I could tear apart the film a lot farther (I tend to do that with movies that I really enjoy), but I will stop here except to say that the animation was stunning, the music was wonderful, the voices were perfect and a-typical Disney corny magic, and I want an Olaf… or a Sven of my very own.  If you have yet to see Frozen, do yourself a favor and add it to your Netflix list.  Now.

Gravity (2013) Review | Jamie Daily

Gravity (2013)
86th Academy Awards 2014
5/5 Stars
Nominated for 10 awards, of which it won 7.
Nominated for Best Picture (Alfonso CuarónDavid Heyman), Best Actress (Sandra Bullock), and Best Production Design (Andy Nicholson, Rosie Goodwin, Joanne Woollard).
Won Best Cinematography (Emmanuel Lubezki), Best Director (Alfonso Cuarón), Best Film Editing (Alfonso Cuarón, Mark Sanger), Best Original Score (Steven Price), Best Sound Editing (Gienn Freemantle), Best Sound Mixing (Chris Munro, Christopher Benstead, Niv Adiri, Skip Lievsay), and Best Visual Effects (Chris Lawrence, David Shirk, Neil Corbould, Tim Webber).
Watched April 7, 2014.

  

What was undoubtedly this year’s overall “winner” at awards night, Gravity is a huge accomplishment in all areas of filmmaking.  To get ten nominations is impressive enough, but to walk away at the end of the night with seven wins is a testament to the skills behind this piece.  If that isn’t enough, the movie even lives up to the hype.  From story and casting to visuals and sound, the film is a feast for your senses.

 

Ryan Stone (Sandra Bullock) is a medical engineer on her first space mission.  While out on a routine space walk making repairs, their shuttle is hit by debris and Ryan finds herself detached from the shuttle and spinning helplessly into space.  Luckily, her colleague Matt Kowalski (George Clooney) who is vastly more experienced, was attached to thruster jets when disaster hit and he is able to tether Ryan to himself and begin a horrifying orbit around the earth towards a space station.  Every breath is terrifying as Ryan’s space suite constantly reminds her how little oxygen she has left.  She has to learn to overcome her fears and must refuse anything but survival as a possibility.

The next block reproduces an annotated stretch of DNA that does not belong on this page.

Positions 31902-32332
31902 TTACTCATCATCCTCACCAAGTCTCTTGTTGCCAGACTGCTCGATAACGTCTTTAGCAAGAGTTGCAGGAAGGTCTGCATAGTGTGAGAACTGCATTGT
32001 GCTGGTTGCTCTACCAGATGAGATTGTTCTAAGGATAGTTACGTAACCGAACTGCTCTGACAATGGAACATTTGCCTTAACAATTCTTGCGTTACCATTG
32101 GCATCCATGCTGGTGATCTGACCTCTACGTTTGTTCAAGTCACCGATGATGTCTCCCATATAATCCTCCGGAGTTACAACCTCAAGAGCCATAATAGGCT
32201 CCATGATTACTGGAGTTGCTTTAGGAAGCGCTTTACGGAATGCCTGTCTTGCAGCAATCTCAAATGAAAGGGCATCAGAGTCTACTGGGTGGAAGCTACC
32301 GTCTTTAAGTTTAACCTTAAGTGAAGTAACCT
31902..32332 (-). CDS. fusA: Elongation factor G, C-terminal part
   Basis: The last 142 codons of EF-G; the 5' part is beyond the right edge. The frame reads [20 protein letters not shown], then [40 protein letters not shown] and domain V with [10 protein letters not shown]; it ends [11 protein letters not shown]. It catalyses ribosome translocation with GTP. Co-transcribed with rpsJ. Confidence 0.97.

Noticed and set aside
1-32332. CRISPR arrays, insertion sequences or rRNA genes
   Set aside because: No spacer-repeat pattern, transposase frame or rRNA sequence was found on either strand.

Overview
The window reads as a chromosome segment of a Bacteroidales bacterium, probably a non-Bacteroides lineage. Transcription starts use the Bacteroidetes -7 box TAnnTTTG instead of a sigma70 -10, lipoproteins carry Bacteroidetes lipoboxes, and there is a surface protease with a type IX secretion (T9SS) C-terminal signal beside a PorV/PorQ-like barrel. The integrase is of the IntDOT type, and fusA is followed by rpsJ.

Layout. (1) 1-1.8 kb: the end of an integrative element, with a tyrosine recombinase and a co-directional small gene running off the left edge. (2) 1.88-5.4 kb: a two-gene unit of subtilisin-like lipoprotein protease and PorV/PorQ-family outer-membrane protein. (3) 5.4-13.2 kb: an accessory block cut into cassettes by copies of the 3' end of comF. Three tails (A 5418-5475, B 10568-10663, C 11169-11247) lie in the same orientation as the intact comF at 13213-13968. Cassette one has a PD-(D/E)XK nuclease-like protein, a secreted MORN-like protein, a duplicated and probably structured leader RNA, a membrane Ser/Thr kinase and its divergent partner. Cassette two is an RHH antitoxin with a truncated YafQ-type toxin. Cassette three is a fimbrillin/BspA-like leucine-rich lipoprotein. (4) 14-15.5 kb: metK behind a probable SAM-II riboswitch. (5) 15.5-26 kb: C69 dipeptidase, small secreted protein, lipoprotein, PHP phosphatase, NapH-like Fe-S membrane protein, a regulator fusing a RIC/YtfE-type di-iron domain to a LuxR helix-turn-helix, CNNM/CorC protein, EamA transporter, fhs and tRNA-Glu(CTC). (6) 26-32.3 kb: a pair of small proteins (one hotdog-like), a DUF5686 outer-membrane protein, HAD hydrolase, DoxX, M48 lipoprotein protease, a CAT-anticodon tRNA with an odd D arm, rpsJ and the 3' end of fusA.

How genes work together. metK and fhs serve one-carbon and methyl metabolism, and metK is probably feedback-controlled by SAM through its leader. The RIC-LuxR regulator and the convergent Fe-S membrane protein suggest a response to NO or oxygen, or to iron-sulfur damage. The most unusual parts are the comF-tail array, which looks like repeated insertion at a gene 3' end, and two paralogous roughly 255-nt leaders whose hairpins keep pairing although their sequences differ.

We know very little about the characters, but the back story that is revealed about them gives all we need to know.  The story is not simple and predictable, although it has the possibility to be that.  While Clooney’s performance is simple and to the point, his character is exceedingly impressive and calm.  Bullock commands attention, adding to the crescendo of sound and visuals that make Gravity hard to look away from.  Her nomination was extremely well deserved.